Bob Marley is credited with introducing the world to reggae music. Now, the Jamaican-born artist is being used to dispel a myth that black people can’t get skin cancer.
"If you look up his cause of death, he died from melanoma,” says Dr. Rosalyn George, a Wilmington dermatologist.
George says she uses Marley’s melanoma as proof to her patients that people of color get skin cancer, too.
"I use that all the time when I talk to my patients because I have a lot of African-American patients who say ‘I don't need to wear sunscreen,’ and it's important for people to protect their skin no matter what skin color they have,” George says.
Marley, whose mother was black and father was white, was diagnosed in 1977 with metastatic melanoma. The cancer was found in his toe.
Doctors advised Marley to have the toe amputated, but the devout Rastafarian refused, citing religious beliefs, and concerns it would interfere with his performances.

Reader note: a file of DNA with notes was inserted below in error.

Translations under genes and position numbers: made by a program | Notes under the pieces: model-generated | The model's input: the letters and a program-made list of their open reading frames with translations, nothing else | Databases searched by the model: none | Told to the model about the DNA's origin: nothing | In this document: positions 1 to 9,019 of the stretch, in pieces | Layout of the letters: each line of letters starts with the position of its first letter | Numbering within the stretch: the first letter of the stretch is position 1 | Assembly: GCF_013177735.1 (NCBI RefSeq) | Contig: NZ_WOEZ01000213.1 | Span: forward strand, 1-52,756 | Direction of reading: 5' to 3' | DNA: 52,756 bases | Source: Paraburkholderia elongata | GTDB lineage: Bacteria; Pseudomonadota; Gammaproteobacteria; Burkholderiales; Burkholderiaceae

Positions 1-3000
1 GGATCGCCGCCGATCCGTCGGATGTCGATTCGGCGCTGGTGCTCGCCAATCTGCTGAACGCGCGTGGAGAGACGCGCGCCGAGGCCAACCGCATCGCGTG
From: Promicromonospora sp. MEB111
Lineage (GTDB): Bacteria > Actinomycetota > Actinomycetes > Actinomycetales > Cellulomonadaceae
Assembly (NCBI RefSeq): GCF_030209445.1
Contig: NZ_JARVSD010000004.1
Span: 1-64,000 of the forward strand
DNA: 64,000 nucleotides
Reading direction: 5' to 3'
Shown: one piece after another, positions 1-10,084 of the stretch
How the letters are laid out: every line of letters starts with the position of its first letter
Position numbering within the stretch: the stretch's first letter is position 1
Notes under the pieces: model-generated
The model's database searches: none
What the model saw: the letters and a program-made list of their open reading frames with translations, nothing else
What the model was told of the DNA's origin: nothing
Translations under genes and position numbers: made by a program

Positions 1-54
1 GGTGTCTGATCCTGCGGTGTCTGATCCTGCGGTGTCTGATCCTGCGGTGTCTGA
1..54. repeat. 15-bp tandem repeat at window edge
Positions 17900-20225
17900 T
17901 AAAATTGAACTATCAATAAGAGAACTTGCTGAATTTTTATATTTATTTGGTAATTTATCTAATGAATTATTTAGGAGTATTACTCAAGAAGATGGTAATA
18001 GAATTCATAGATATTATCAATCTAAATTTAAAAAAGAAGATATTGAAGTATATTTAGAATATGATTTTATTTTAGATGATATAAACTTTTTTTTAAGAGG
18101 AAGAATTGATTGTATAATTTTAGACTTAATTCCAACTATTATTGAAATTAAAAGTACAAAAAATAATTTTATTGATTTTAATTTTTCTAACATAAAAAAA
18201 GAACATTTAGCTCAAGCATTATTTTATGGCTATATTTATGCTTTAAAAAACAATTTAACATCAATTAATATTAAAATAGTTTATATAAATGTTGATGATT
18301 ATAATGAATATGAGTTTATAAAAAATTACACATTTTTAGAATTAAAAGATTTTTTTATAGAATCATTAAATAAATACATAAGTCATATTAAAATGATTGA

Melanoma in darker-skinned people is often found on the palms of the hands and the soles of the feet.
George acknowledges people of color are less likely to get skin cancer than white people, but when they do, they are less likely to survive.
"The most important thing I want people to know is that it’s less common," George said. "It’s probably 20 times more common for white people to get skin cancer than African-Americans, but if an African-American gets skin cancer, they are more likely to die from it."
Marley’s skin cancer spread to his brain and lungs.
Despite his failing health, the singer continued to perform. His final concert was on Sept. 23, 1980, in Pittsburgh.
Marley was attempting to get back home to Jamaica for treatments when he had to make an emergency stop in Miami.
He died on May 11, 1981, at Cedars of Lebanon Hospital, now named University of Miami Hospital. He was 36.
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